Although yesterday’s underlying trading volumes were adversely affected by the US Independence Day holiday, nevertheless there was an attempt by some participants to seek out the pain threshold of other players. For most of the day the euro probed for stops around the 1.2550/1.2560 level, only to meet determined buying interest. The latter eventually evaporated, with the euro quickly sliding to a low of 1.2513. The mood towards the single currency was not helped by some more weak economic data in the form of service sector PMIs and eurozone retail sales. Also weighing on the euro slightly was the announcement from Paris that EUR 7.2bln of new taxes would be raised this year to narrow the fiscal deficit due to a shortfall in receipts. The revenue measures include a one-off tax on the wealthy (little wonder many high-earning French nationals are fleeing to friendlier tax jurisdictions such as London), a doubling of the tax on share-trading and a reduction in tax breaks for overtime. For those of a bullish disposition, the hope would be that the euro mounts an attack on the 50d moving average at around 1.27 in coming days. That said, the bears have been in charge so far this week in what has been a disappointing performance in the aftermath of a positive EU Summit.
ECB and the euro. The foundations for an ECB rate cut at today’s meeting look to be firmly in place. Firstly, the ECB President let it be known last month that some members of the Governing Council voted for a rate cut. This is a level of clarity not afforded by the previous incumbents, even though we don’t get data on the numbers or the members’ voting patterns. Secondly, the summit of EU leaders last week made more progress than was generally anticipated. Or to put it another way, there was less implicit pressure on the ECB to cut rates and there is a general rule of thumb that, when the ECB feels pressure from politicians, it is less likely to move. This has been evident pretty much from the start, regardless of who has been President. Finally, the recent run of data since the last meeting, both within the eurozone and beyond, has strengthened the case for lower rates, with the global economy looking less assured and also Germany seeing both lower inflation and softer business sentiment. The impact of an easing on the currency is less clear perhaps. The normally relatively tight correlation between EUR/USD and 2Y interest rate differentials (Germany minus US) broke down in the early part of the year as the impact of the ECB’s 3Y loans program was surpassed by the softer dollar that resulted from relatively better US economic data. More recently, the correlation has been tighter, but also leading to a steadier tone to EUR/USD as expectations of more QE measures in the US (such as the ‘Operation Twist’ extension) have been factored in. If the ECB combines lower rates with more indications of other measures to encourage lending (i.e. discourage depositing money back at the ECB), then there is scope for some of the recent negative sentiment from the sovereign crisis that is directed towards the single currency to be reversed, especially with positioning data (weekly from CFTC) showing short positioning in the euro still relatively stretched.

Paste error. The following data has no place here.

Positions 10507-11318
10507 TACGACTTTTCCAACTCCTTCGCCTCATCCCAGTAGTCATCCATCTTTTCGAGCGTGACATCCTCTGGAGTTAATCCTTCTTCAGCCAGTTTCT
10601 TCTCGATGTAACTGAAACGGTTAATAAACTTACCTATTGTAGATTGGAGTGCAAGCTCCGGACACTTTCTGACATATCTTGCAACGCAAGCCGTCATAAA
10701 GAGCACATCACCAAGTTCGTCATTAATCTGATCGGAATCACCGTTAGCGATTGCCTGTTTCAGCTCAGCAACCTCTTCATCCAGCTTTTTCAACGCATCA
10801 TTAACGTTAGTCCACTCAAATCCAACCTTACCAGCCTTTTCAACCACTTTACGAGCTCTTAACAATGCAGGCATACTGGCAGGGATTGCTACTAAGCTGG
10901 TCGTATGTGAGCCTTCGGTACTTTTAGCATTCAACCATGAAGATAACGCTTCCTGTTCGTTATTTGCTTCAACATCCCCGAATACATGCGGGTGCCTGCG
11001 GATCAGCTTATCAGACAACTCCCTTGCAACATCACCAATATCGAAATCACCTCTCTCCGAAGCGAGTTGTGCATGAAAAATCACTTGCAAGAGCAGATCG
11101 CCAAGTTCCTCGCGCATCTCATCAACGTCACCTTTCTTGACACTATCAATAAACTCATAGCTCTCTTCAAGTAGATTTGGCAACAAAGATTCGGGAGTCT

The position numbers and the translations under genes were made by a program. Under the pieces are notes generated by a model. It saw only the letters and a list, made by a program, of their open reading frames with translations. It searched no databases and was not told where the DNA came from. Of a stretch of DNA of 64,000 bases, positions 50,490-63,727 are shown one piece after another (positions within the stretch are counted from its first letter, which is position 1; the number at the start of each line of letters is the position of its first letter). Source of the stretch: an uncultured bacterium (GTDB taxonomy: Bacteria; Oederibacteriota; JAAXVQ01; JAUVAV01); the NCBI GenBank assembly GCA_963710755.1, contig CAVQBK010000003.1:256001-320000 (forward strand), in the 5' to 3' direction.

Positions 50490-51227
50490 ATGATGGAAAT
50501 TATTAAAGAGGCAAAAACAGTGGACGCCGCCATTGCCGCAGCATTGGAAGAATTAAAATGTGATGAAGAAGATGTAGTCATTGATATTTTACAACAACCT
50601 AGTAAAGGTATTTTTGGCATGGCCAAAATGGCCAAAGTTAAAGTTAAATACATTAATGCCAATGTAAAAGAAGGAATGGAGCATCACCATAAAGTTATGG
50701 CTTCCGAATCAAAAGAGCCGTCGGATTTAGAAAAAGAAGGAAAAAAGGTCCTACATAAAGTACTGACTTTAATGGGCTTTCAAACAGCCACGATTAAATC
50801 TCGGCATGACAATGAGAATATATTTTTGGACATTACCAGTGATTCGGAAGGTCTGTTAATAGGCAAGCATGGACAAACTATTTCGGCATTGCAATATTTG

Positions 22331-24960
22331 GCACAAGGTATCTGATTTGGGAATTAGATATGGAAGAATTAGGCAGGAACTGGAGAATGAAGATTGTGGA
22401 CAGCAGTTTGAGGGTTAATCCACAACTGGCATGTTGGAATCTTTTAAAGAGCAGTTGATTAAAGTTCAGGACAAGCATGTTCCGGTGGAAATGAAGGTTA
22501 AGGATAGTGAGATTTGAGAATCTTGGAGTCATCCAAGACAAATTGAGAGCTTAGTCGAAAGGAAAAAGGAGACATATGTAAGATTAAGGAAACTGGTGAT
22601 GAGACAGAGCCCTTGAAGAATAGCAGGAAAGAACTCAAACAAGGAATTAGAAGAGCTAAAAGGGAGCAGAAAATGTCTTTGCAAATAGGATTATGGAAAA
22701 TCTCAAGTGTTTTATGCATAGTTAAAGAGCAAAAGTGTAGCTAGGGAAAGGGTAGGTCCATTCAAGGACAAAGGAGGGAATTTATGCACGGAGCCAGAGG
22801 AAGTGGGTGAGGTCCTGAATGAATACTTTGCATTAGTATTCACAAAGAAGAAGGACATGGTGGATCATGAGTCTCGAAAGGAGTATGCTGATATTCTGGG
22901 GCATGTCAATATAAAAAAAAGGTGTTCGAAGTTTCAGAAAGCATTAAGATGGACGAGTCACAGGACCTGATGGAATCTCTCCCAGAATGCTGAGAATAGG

Cable confusion. Sterling has not been sure whether it is coming or going ahead of today’s MPC meeting where the Bank is sure to expand its asset-purchase program by a further GBP 50bln. Yesterday’s poor services sector PMI was another nail in the coffin for any remaining policy hawks. In addition, the inflation prognosis is less troubling these days – the BRC reported yesterday that shop prices rose by just 1.1% over the year to June, the lowest since late 2009. Cable meanwhile has been stuck in an extremely tight trading range for the past four weeks, bounded almost exclusively by 1.55 below and 1.57 above. Sterling still appears to have a body of potential buying support at lower levels, as witnessed on many occasions already this year. Should the US economy wobble further over coming weeks we are likely to see cable eventually break through the topside of this range.